• Plot Overview O n the Mediterranean Sea, Aeneas and his fellow Trojans flee from their home city of Troy, which has been destroyed by the Greeks. They sail for Italy, where Aeneas is destined to found Rome. As they near their destination, a fierce storm throws them off course and lands them in Carthage. Dido, Carthage’s founder and queen, welcomes them. Aeneas relates to Dido the long and painful story of his group’s travels thus far. Aeneas tells of the sack of Troy that ended the Trojan War after ten years of Greek siege. In the final campaign, the Trojans were tricked when they accepted into their city walls a wooden horse that, unbeknownst to them, harbored several Greek soldiers in its hollow belly. He tells how he escaped the burning city with his father, Anchises; his son, Ascanius; and the hearth gods that represent their fallen city. Assured by the gods that a glorious future awaited him in Italy, he set sail with a fleet containing the surviving citizens of Troy. Aeneas relates the ordeals they faced on their journey. Twice they attempted to build a new city, only to be driven away by bad omens and plagues. Harpies, creatures that are part woman and part bird, cursed them, but they also encountered friendly countrymen unexpectedly. Finally, after the loss of Anchises and a bout of terrible weather, they made their way to Carthage. Impressed by Aeneas’s exploits and sympathetic to his suffering, Dido, a Phoenician princess who fled her home and founded Carthage after her brother murdered her husband, falls in love with Aeneas. They live together as lovers for a period, until the gods remind Aeneas of his duty to found a new city. He determines to set sail once again. Dido is devastated by his departure, and kills herself by ordering a huge pyre to be built with Aeneas’s castaway possessions, climbing upon it, and stabbing herself with the sword Aeneas leaves behind. As the Trojans make for Italy, bad weather blows them to Sicily, where they hold funeral games for the dead Anchises. The women, tired of the voyage, begin to burn the ships, but a downpour puts the fires out. Some of the travel-weary stay behind, while Aeneas, reinvigorated after his father visits him in a dream, takes the rest on toward Italy. Once there, Aeneas descends into the underworld, guided by the Sibyl of Cumae, to visit his father. He is shown a pageant of the future history and heroes of Rome, which helps him to understand the importance of his mission. Aeneas returns from the underworld, and the Trojans continue up the coast to the region of Latium. The arrival of the Trojans in Italy begins peacefully. King Latinus, the Italian ruler, extends his hospitality, hoping that Aeneas will prove to be the foreigner whom, according to a prophecy, his daughter Lavinia is supposed to marry. But Latinus’s wife, Amata, has other ideas. She means for Lavinia to marry Turnus, a local suitor. Amata and Turnus cultivate enmity toward the newly arrived Trojans. Meanwhile, Ascanius hunts a stag that was a pet of the local herdsmen. A fight breaks out, and several people are killed. Turnus, riding this current of anger, begins a war. Aeneas, at the suggestion of the river god Tiberinus, sails north up the Tiber to seek military support among the neighboring tribes. During this voyage, his mother, Venus, descends to give him a new set of weapons, wrought by Vulcan. While the Trojan leader is away, Turnus attacks. Aeneas returns to find his countrymen embroiled in battle. Pallas, the son of Aeneas’s new ally Evander, is killed by Turnus. Aeneas flies into a violent fury, and many more are slain by the day’s end. The two sides agree to a truce so that they can bury the dead, and the Latin leaders discuss whether to continue the battle. They decide to spare any further unnecessary carnage by proposing a hand-to-hand duel between Aeneas and Turnus. When the two leaders face off, however, the other men begin to quarrel, and full-scale battle resumes. Aeneas is wounded in the thigh, but eventually the Trojans threaten the enemy city. Turnus rushes out to meet Aeneas, who wounds Turnus badly. Aeneas nearly spares Turnus but, remembering the slain Pallas, slays him instead.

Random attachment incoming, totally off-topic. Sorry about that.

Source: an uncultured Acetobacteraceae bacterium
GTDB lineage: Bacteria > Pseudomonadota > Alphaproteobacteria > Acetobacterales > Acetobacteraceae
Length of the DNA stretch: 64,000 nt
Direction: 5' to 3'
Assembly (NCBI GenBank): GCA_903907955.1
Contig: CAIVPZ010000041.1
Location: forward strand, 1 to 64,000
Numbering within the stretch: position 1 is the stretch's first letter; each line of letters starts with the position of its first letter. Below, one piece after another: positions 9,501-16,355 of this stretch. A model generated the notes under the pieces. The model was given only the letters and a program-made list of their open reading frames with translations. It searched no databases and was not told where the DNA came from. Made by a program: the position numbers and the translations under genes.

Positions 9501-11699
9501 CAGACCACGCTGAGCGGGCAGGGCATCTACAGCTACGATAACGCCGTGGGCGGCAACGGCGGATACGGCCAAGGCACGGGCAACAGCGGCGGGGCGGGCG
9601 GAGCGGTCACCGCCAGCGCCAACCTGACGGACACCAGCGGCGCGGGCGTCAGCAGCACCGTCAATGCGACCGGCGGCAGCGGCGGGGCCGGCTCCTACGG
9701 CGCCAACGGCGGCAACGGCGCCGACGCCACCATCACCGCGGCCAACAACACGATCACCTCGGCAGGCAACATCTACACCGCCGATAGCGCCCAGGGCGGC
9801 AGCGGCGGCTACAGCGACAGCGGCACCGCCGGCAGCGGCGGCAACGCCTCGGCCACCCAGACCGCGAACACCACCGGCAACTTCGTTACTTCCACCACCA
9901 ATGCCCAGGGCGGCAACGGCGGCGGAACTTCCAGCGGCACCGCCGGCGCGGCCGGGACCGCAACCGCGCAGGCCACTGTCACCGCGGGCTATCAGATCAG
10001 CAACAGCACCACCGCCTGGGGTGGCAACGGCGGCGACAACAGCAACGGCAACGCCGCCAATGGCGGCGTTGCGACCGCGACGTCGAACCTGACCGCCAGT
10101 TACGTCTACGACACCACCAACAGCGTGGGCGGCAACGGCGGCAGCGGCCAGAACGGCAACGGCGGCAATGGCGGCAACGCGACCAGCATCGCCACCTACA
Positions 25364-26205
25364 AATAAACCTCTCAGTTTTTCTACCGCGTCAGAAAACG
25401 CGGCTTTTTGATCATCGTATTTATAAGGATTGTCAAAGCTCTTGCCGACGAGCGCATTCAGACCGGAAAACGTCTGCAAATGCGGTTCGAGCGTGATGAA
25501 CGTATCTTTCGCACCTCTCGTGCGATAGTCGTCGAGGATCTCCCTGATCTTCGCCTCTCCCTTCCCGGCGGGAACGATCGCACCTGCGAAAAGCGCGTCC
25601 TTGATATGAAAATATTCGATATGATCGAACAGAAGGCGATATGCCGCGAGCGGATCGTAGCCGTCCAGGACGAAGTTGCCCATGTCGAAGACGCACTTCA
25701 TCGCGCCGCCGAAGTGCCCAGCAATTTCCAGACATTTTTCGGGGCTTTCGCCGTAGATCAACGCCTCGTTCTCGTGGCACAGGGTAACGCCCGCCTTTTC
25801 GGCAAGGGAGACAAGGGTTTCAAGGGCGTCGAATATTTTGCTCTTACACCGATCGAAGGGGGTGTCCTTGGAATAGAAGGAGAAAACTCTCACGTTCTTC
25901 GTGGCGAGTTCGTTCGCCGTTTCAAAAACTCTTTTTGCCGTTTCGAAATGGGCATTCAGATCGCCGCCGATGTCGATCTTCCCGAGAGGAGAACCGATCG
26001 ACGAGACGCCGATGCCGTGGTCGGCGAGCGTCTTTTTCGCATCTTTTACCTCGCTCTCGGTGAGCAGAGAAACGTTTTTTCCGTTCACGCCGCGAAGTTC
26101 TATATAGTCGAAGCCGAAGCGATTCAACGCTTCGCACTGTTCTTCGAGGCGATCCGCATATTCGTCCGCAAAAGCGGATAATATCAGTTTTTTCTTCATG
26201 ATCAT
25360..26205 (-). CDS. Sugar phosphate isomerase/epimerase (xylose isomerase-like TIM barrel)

• Greek and romans chapter 6

    1. 1. Rome: The Rise to Empire (ca. 1000 B.C.E.–476 C.E.)
    2. 2. <ul><li>The Roman Republic (509-133 b.c.e.) </li></ul><ul><ul><li>Patricians – large landowners </li></ul></ul><ul><ul><ul><li>Life members of the Roman Senate </li></ul></ul></ul><ul><ul><li>Plebeians – populous class of farmers </li></ul></ul><ul><ul><ul><li>Popular assembly </li></ul></ul></ul><ul><ul><ul><li>287 b.c.e. The privilege of making laws </li></ul></ul></ul><ul><li>Why would an expansionistic course erode the Republic? </li></ul>.